Learned senior counsel for the appellant State Shri Avadh Behari Rohtagi in support of the appeal vehemently submitted that the arbitrator had no power to grant interest prior to the reference in view of clause 1.9 of the Special Conditions of the Contract which clearly prohibited granting of such interest. He also submitted that the two claims which were granted by the arbitrator regarding hardrock cutting were also not sustainable on the evidence on record.

In the cross-appeal, it was submitted by learned senior counsel Shri Harish N Salve while supporting the main part of the judgment under appeal that the High Court had committed a patent error in reducing the rate of interest from 15.5 per cent to 6 per cent from the date of the trial court's order till satisfaction of the decree. He further submitted that interpretation of Clause 1.9 by the arbitrator could not have been made a subject matter of objections under Section 30 of the Arbitration Act.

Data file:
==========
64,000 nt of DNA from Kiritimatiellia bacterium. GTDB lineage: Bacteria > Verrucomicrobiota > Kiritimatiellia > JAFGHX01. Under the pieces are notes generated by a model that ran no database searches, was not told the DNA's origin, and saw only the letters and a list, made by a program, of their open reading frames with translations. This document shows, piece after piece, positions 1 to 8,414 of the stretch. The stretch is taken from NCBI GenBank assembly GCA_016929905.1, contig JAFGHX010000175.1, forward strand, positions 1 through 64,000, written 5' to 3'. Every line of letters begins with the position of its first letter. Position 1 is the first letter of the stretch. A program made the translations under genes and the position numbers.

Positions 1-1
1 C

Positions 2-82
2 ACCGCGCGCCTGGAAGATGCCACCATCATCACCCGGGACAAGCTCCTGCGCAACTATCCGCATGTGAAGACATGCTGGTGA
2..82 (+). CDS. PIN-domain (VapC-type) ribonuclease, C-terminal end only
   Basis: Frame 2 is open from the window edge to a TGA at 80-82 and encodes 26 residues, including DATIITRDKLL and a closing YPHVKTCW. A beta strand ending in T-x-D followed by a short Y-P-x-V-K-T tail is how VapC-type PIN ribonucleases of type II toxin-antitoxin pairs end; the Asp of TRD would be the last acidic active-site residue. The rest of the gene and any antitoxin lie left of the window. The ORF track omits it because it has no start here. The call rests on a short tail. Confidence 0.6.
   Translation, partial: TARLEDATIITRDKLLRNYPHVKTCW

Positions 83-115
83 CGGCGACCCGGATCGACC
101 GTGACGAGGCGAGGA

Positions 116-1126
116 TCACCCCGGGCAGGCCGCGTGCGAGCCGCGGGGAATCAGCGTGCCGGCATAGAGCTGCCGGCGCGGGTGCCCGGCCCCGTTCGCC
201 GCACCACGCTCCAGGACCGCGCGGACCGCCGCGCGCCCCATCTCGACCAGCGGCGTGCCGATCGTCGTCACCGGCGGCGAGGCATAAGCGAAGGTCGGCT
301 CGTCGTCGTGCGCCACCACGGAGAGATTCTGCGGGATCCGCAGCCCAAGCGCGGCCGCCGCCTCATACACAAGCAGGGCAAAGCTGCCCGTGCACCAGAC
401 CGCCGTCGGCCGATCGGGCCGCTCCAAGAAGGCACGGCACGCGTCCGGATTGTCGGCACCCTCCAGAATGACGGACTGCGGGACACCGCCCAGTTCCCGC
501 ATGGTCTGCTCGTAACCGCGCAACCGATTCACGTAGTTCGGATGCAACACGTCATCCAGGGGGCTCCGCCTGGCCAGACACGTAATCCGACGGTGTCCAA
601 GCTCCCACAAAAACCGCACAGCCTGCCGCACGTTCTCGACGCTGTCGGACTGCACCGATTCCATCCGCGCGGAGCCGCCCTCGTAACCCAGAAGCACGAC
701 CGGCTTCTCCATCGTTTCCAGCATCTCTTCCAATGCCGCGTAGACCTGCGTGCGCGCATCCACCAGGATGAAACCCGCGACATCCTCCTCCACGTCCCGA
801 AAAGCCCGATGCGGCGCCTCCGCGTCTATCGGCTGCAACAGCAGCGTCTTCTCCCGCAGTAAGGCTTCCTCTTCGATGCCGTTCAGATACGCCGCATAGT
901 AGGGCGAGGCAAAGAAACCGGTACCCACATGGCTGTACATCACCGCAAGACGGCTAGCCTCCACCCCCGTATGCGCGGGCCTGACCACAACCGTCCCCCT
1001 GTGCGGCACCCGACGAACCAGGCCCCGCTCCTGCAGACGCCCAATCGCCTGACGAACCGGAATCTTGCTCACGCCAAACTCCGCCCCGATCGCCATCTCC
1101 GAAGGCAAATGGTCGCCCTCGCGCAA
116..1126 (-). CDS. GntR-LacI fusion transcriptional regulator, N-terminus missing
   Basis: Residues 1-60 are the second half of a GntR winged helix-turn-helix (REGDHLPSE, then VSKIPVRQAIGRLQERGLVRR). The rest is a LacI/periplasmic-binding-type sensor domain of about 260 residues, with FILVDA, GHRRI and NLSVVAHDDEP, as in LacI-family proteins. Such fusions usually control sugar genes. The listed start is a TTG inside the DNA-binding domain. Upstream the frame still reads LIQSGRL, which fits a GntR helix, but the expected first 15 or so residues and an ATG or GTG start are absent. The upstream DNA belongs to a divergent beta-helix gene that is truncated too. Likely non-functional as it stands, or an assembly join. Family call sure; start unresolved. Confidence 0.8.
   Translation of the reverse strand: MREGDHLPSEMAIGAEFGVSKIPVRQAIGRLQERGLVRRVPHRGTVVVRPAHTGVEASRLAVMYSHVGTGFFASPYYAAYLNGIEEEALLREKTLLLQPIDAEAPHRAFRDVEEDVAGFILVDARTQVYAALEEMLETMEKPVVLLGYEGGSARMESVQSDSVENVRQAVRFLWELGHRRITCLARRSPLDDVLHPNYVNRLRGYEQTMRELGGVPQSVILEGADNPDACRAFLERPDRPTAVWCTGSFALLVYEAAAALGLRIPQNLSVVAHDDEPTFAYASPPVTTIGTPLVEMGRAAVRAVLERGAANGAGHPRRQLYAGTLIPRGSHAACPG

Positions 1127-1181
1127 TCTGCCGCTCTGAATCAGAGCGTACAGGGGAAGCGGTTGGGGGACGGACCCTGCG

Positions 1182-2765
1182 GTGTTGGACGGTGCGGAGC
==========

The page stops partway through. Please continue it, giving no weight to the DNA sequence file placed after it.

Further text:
In view of the aforesaid rival contentions, the following points arise for our determination :-

(1) Whether the award of interest prior to the date of the reference was within the power and jurisdiction of the arbitrator ?

(2) Even if it was within the jurisdiction of the arbitrator, whether Clause 1.9 barred such consideration ?

(3) Whether such an objection could have been raised before the court in objections under Section 30 of the Act ?

(4) Whether the reduction of interest from 15.5 per cent to 6 per cent from the date of the decree till satisfaction of the decree as ordered by the High Court was justified ?